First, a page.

Date: 28 May 2018
The nearly 100-foot tall slide was designed by Belgian artist Carsten Höller. It is a replica of the Vitra Slide Tower in Weil am Rhein, Germany. However, the Aventura Slide Tower has two slides instead of one, and the glass is made to withstand hurricane-force winds.
“To our knowledge, this is the only glass slide dome designed to meet high-velocity hurricane zone requirements,” says Hammad Muzaffar, senior project manager at Al-Farooq Corporation, which engineered the slide’s glass viewing tower.
In 2017, Al-Farooq was contracted for the project by German-based Wiegand Sports GmbH, a manufacturer of Alpine Coasters.
“We were hired to guide them through the permitting process and offer our services as their glazing expert for the slide’s glass dome,” says Muzaffar.
“Since these stairs were designed using European computations and standards, the main engineering challenge was having to recheck the frame models and optimize them to meet ASCE 7-10 and FBC-2014 standards in a timely and efficient manner. Our team worked closely with Optimus Engineering (engineer of record), City of Aventura and Wiegand Sports GmbH to facilitate the optimization of testing mockups and permitting. In order to meet the project’s timeline, we also performed special inspection services for the glass installation.”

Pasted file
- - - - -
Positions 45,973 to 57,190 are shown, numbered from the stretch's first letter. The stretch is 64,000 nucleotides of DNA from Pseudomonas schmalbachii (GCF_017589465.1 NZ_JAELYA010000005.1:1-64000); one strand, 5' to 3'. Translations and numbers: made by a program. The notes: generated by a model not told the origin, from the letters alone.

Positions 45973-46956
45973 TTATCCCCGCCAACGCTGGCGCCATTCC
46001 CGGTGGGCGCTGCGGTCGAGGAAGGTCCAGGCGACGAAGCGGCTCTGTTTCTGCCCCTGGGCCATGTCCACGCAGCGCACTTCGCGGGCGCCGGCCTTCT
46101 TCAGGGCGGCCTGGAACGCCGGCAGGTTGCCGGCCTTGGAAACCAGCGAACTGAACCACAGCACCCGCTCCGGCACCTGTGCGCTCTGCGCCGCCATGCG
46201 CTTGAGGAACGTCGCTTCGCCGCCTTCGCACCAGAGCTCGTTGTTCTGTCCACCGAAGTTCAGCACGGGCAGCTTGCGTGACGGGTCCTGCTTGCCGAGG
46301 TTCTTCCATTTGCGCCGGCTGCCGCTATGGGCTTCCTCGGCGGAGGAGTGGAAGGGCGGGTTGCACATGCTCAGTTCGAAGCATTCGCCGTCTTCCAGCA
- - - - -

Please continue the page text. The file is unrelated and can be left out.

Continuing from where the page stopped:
SAF-GLAS provided the glass for the Aventura Slide Tower. The glass was installed by both SAF-GLAS and Wiegand Sports. The project required glass with hurricane-resistant and impact-resistant properties given the application and location.
From the ground, the top of the time clock is elevated at just over 94 feet. The top of glass enclosure is more than 64 feet tall while the slide platform is just over 55 feet.
“The glass used in the dome is 9/16-inch heat strengthened and laminated by using 0.070 polycarbonate,” explains Muzaffar. “The glass installed was tested to tornado pressures (250 PSF/ 50 cycles per minute) and also meets GSA blast Level D requirements.”
According to Curbed Miami, it takes 15 seconds to go down the slide at speeds up to 15 miles per hour.